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Buying a Car? A Certified Pre-Owned Vehicle Can be Good as New

Used doesn’t have to mean buying someone else’s problems.
George Angelopoulos
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Buying a car, new or used is (or at least should be) an exciting experience. More often than I care to admit, I hear horror stories or cautionary tales of others’ experiences. Everything from last minute price changes to vehicles breaking down mere days after they were purchased. To help put some of these terrible occurrences to rest, I recently had the opportunity to sit down with Rida Haider, a top-level sales consultant for Endras BMW of Lakeridge Auto Gallery, just east of the GTA. Rida was able to quickly dispel some of the more common issues and offered quite a few tips to ensure a more pleasant and enjoyable buying experience.

New or Used? This seems to be the constant and ongoing debate most buyers have with themselves. Sure, it would be nice to buy a brand new car, but the cost sometimes out weighs the benefits. According to Rida, “buying a CPO (Certified Pre-Owned) vehicle is a great option.” She continued, “You get a car that has been specifically selected for the CPO program, often has lower mileage and a known service history.” The CPO vehicles are also fully reconditioned to the best of the dealer’s ability and brand requirements with OEM (Original Equipment Manufacturer) parts – meaning any worn out components or blemishes are replaced and repaired to original manufacturers specifications.

Right now (as this is being written) any 2015 BMW models range in interest rates from 0.90% – 2.90%. So, to put that into perspective Rida explains, “A new X5 has a rate of 5.99% for 6-7 years where as a Pre-Owned 2015 X5 would be substantially less expensive with a better interest rate for a longer finance term.” She continues, “If you buy at a ‘B’ lot used car dealer, interest rates are not going to be less than 5.99% in most cases.”

A Certified Pre-Owned Vehicle

Additional considerations include a comparable warranty and the option to add an additional 4 years of coverage (from the in-service date of the vehicle) and unlimited mileage. When asked about the maintenance considerations between the two options, Rida explained, “Depending on the CPO option that is on the vehicle, the CPO warranty usually covers the replacement of faulty or defective components that should be working from the factory.” Conclusion? You can get an upscale luxury vehicle with warranty at a reduced cost versus a new version.

I questioned Rida further, asking what tips she could offer potential buyers when they are ready to pull the trigger on a new or used vehicle. “Do your research!” she basically shouted across the table. “Go online, know the specs your are looking for and know generally what price point you’re at.” These tid-bits of information help you, the buyer, but also greatly assist the sales person in narrowing down the search for the right vehicle.

She added, “if you (the buyer) don’t feel as though the sales person relates to you or isn’t trust worthy, the experience will more than likely be negative. Try to have an open mind and avoid preconceived notions about the dealership or the brand you are looking at.” Good advice if I’ve ever heard any.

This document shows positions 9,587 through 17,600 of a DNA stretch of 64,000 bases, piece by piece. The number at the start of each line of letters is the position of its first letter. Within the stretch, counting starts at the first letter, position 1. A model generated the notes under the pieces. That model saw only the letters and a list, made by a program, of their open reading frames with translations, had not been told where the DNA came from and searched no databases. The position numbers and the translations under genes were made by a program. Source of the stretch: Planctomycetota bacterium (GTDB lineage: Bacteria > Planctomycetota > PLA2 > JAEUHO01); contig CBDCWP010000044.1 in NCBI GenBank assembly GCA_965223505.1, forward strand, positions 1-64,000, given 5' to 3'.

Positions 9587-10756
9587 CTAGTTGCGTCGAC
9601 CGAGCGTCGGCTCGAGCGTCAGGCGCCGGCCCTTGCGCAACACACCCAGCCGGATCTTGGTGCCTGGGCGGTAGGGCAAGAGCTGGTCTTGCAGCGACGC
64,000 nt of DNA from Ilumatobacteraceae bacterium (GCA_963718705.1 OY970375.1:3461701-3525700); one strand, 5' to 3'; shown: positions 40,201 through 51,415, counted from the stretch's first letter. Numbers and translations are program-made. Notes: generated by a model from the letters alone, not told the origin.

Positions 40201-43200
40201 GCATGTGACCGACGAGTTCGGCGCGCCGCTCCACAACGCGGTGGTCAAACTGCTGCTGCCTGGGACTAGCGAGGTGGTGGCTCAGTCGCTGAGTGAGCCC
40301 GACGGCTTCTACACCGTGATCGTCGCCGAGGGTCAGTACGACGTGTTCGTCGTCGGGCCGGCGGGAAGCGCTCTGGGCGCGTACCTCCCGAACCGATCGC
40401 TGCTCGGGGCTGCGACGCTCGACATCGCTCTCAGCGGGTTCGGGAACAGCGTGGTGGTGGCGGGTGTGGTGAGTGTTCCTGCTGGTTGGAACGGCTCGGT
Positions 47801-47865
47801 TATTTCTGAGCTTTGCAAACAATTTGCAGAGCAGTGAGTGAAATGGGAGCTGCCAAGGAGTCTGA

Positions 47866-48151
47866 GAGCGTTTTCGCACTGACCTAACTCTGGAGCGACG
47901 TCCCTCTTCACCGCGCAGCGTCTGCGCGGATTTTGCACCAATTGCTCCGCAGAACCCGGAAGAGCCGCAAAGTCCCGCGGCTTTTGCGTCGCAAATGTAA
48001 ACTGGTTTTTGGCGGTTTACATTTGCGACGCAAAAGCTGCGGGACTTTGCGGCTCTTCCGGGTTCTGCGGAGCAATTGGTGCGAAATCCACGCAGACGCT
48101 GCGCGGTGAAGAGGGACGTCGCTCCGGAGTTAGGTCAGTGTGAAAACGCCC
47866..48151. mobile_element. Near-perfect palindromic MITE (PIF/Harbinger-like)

Also Read:9 Tips for Buying a Used Car

I asked if there was anything else she wanted to add.  Keep in mind, Rida is a very pleasant and thoroughly experienced client advisor – She took a deep breath and leaned in close to make sure I got this next bit; “Just like in most other industries, most of us in automotive sales try to advise to the best of our ability. We don’t intentionally want to sell a defective/problem vehicle, because believe it or not – it will cost us more in the long run. The point of CPO is to sell a quality vehicle.”

Another key point was that potential buyers should come in when they are actually ready to make a purchase so as not to waste the seller’s time or their own, since things can change quite a bit depending on what your purchase intentions are. Rida added one more vital tip, “If you are looking for a BMW, or a Toyota or whichever brand of interest, buy it from the OEM dealership. Most of the cars are CPO, and have been reconditioned to factory specs.” She went on to explain, “Not all pre-owned vehicles are CPO but only the OEM dealer can offer it. Other off brand dealers may have an extended warranty available, but it would be aftermarket. Many times there are significant stipulations for coverage, limitations on where the work can be done and deductibles.”

Rida Haider has been involved in the automotive industry for 12 years. She started as a concierge while completing her Psychology degree at York University and quickly leveraged her knowledge into an industry that had great potential. In her own words, “It definitely takes dedication and patience, but I go all in. It’s definitely worth it when I see their faces (clients) when they come to pick up their new baby. It helps working at a place where I support the brand.”

Overall, these tips and pieces of advice from an industry professional should make the car buying experience a positive one. Bottom line: Know what you are looking for, keep an open mind to the buying experience, embrace the CPO option and do your homework!

Photos © Mike Roi of Endras BMW

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